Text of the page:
Pesticides versus pollinators
In line with the European Commission, Portugal is moving ahead with a plan to give greater protection to pollinating insects while reducing the use of pesticides in agriculture to avoid health risks to humans.
The EU executive unveiled a plan last June to reduce the use and risk of pesticides by half by 2030. This proved to be unacceptable among EU member states and the plan is being reconsidered. Environmentalists argue that reform needs to be speeded up.
The global population of pollinating insects, such as bees, butterflies, moths, beetles and ants, has been decreasing rapidly. The survival of some species is threatened while others have already become extinct. Meanwhile, the risk of pesticides causing serious illnesses has been underestimated.
The use of pesticides – herbicides, fungicides and insecticides – is one of the main causes of the decline in biodiversity, which major United Nations’ summit meetings on global warming have pledged to stop.
Some EU states still do not fully recognise the harmful consequences of plant protection products. Some have been ignoring the EU ban on exporting toxic pesticides to less wealthy countries such as Morocco, South Africa, the Philippines and Mexico.
The Pesticide Action Network (PAN), which consists of more than 600 non-governmental organisations and individuals in over 90 countries, is working hard to replace the use of hazardous pesticides with ecologically-sound and socially-just alternatives.
According to PAN, “scientific evidence indicates that pesticides contribute significantly to greenhouse gas emissions while also making our agricultural system more vulnerable to the effects of climate change. However, the reduction of systemic pesticide use has been omitted from climate change solutions. The systematic pesticide use is even presented as a climate change mitigation strategy by industrial agriculture interest.”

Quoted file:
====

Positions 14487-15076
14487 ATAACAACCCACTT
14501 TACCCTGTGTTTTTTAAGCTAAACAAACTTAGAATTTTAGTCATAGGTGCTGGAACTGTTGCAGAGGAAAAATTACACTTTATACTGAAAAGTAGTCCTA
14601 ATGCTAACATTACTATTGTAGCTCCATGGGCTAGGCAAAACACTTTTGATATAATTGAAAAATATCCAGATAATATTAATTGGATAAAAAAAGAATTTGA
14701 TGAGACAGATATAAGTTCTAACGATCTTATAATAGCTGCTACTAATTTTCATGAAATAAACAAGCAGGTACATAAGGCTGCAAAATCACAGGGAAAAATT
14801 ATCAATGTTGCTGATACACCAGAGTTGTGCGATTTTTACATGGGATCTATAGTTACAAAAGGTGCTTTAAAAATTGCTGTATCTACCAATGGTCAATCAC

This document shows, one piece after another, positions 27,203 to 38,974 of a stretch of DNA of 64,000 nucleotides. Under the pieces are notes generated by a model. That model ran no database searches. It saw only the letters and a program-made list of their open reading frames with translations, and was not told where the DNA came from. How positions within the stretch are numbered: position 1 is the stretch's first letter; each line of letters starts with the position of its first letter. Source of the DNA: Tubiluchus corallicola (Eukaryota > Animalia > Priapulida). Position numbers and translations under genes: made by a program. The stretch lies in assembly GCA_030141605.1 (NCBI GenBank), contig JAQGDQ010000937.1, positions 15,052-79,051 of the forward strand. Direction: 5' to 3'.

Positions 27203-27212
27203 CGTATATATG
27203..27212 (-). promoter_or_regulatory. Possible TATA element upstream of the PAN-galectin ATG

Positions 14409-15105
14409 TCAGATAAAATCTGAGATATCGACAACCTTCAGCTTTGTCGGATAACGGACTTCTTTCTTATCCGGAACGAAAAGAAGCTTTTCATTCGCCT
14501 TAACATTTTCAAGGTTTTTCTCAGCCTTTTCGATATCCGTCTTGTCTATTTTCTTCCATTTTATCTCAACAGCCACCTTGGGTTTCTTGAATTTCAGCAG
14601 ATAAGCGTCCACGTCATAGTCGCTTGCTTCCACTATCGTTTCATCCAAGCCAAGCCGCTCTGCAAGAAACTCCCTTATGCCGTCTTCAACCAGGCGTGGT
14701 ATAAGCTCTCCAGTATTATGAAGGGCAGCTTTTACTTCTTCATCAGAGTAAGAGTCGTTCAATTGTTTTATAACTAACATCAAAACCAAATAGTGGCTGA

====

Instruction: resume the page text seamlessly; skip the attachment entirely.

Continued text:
Among the many other things PAN has emphasised: “The use of pesticides on average in Europe did not decrease in recent years despite much debate on the sustainability of agriculture and despite the entering on the market of pesticides that can be used at low doses. Between 2011 and 2020, pesticide sales in the EU were almost stable, around 350,000 tonnes per year. The vast majority is used in the agricultural sector.”
Last September, PAN (not to be confused with the Portuguese political party with the same initials) published the findings of its analysis of large samples of fresh fruit grown in Europe. It concluded that the contamination of apples, pears and plums had almost doubled since 2011.
It came as a shocking surprise to learn that 49% of the pears, 44% of the table grapes and 34% of the apples tested were sold with contaminations linked to increased risks of cancer, birth deformities, heart disease and other serious illnesses.
Portuguese pears were among the most contaminated (68%). Half of the Portuguese apples were contaminated. Most of the pesticides in question were a health threat even at very low doses, according to the report.
This year, the worldwide value of all pesticides used is expected to reach $130 billion with almost a quarter sold in Europe, making this one if the biggest markets. Only a few corporations share this profitable trade.
The problem of dangerous pesticides for pollinators is not only within the fields of sprayed crops. Pesticides can move from where they were applied by sinking into the soil and groundwater, or rising into the air to get blown far away, sometimes for hundreds of kilometres.
Wild honey and bumble bees and other small insects feed on pollen and nectar. In their wondrous daily lives, they naturally pick up pollen on their feet and lower bodies and transfer it to other plants. By doing so, they greatly help increase yields of fruits and vegetables. But the killing of these insects comes about when they also pick up deadly pesticides. They may also become contaminated directly with spray or by ingesting contaminated pollen.
Not all crops are dependent on pollinators, but you might like to bear in mind this special one. A certain kind of midge pollinates the small, evergreen cacao trees in Africa’s Ivory Coast, Central and South America and parts of Asia. No midges, no cacao trees – no chocolate.
COMMENT By Len Port
Len Port is a journalist and author based in the Algarve. Follow Len’s reflections on current affairs in Portugal on his blog: algarvenewswatch.blogspot.pt